Date of Award
Doctor of Philosophy
This study evaluated information sources provided for students attending a nonmajors' human anatomy and physiology course at Iowa State University. Videotapes, text, study guide and lectures were available for an individualized system of instruction called the Phase Achievement System;Two questionnaires were used to investigate students' opinions about the television lectures and the reasons that motivated students to use them. The results indicated that the adjunct videocassette lectures were helpful for all students, helping low ability students achieve a mean score at least equal to the mean score achieved by high ability students who did not use the videotapes. In four of the six units of the course, the television lectures compensated for the weak science backgrounds of the students resulting in higher mean scores on unit tests;High ability students successfully used their lecture notes and the television lectures to answer the study guide questions, and this strategy led to higher scores. The only information source that was useful for the low ability students was the television lecture collection. The time they invested in using the study guide, the textbook, or the lecture notes was not very helpful in terms of achieving test scores;Students with a good science background also combined using the television lectures with the study guide, and this technique proved to be successful. However, students with a weak science background benefitted only from the video-cassettes which were used without the study guide. The other information sources were not beneficial. Both low ability and weak science background groups of students used the study guide with the textbook and not with the television lectures. The strategy of using the videotapes with the study guide was investigated and found to be beneficial for all students. Those who used them together achieved the highest mean scores compared to the other groups;A significant interaction between use of the study guide and students' abilities and backgrounds showed that the high ability and well-prepared students were able to differentially benefit from having the objectives of the course. Use of the study guide which contained the course objectives was the primary predictor of the score for those two groups. TV viewing was the best predictor of the score obtained by the low ability and weak science background students;Despite the fact that the television lectures were especially beneficial for low ability and weak science background students, it was found that the high ability and well-prepared students used the tapes more often;Results obtained in this study should be a part of the efforts made by other investigators who try to determine the basis on which to provide suitable learning situations for students who have different aptitudes.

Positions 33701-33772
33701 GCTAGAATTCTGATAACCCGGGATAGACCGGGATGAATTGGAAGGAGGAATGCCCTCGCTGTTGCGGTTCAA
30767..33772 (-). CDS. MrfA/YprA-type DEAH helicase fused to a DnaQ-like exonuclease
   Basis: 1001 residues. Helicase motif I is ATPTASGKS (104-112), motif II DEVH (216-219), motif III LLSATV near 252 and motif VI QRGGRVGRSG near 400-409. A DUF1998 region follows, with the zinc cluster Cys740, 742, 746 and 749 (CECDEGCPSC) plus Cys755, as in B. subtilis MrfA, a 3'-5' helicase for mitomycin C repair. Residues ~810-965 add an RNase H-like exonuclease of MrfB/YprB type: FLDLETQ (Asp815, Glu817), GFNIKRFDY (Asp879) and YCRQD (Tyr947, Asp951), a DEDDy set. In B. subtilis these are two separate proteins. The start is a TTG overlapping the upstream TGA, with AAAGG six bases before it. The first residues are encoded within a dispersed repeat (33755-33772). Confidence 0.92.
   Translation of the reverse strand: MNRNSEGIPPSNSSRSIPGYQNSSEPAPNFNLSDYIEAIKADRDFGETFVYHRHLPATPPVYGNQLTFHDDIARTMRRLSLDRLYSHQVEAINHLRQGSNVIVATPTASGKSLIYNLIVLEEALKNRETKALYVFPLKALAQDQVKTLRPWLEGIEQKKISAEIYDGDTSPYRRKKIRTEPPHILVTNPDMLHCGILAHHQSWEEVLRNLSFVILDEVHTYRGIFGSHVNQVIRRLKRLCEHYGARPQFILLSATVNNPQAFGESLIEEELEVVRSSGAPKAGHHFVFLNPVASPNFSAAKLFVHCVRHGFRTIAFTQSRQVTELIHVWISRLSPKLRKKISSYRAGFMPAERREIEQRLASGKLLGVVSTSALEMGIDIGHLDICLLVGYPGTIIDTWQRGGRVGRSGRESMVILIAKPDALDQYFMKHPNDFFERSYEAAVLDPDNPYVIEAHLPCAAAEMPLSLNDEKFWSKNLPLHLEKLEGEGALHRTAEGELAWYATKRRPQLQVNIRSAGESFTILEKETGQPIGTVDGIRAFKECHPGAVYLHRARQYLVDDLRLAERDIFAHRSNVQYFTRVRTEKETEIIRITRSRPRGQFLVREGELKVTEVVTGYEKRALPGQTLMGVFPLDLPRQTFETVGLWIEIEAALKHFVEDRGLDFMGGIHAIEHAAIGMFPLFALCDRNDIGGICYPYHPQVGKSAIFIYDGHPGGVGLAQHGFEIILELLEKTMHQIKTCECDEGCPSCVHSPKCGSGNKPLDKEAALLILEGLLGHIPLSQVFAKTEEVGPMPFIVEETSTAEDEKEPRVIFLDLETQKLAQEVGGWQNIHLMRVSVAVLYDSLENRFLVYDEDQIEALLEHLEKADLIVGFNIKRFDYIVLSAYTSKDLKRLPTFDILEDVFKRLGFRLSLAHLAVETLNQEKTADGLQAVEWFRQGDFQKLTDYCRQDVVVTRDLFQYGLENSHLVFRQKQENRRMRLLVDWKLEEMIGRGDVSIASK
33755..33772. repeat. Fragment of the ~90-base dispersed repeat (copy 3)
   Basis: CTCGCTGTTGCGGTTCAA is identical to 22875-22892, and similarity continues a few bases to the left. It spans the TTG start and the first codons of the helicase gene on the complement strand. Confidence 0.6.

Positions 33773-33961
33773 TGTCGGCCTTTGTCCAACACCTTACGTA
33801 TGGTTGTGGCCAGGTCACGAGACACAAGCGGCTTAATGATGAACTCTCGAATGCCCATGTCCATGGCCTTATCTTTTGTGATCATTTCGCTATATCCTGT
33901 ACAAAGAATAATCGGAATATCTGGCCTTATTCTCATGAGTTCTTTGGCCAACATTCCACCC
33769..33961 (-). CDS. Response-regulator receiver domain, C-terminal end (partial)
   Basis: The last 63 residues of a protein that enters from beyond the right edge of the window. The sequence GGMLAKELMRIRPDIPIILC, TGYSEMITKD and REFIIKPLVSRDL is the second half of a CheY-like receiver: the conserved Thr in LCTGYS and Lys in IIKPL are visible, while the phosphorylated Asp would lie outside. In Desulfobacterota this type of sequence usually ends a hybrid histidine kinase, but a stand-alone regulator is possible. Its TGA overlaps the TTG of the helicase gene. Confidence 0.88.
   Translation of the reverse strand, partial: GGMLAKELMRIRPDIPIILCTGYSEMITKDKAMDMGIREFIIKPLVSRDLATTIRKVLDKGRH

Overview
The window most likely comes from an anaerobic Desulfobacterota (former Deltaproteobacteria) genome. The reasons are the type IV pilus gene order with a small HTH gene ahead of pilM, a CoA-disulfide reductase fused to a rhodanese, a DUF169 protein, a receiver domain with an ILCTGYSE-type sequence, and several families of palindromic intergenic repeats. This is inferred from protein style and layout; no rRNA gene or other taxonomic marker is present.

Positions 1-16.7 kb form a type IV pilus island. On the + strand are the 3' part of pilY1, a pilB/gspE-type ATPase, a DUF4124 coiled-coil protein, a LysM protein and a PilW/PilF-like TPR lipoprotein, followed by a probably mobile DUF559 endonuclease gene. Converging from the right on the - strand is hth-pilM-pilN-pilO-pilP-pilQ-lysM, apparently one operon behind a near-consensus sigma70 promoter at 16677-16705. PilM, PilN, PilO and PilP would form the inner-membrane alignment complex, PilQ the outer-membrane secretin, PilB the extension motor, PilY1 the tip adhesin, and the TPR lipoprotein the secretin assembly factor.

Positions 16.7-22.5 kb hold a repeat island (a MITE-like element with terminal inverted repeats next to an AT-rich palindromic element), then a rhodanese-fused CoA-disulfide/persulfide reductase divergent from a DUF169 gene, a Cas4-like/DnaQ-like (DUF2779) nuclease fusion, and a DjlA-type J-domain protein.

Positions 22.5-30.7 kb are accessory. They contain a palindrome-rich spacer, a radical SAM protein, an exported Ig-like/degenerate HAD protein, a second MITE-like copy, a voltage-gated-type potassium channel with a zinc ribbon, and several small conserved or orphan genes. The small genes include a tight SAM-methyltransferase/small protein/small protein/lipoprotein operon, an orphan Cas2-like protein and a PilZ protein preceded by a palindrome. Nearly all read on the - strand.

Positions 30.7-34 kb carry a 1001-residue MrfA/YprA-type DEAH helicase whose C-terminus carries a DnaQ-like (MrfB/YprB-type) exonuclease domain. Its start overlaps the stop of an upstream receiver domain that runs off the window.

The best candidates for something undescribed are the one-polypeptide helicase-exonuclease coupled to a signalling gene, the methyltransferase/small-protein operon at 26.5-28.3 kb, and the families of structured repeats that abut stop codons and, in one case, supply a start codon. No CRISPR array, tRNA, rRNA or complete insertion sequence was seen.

Digital Repository @ Iowa State University, http://lib.dr.iastate.edu/
Nadia Abdel Azeme Mohamed
Mohamed, Nadia Abdel Azeme, "Evaluation of videotapes as a supplement in a college zoology course " (1980). Retrospective Theses and Dissertations. 6795.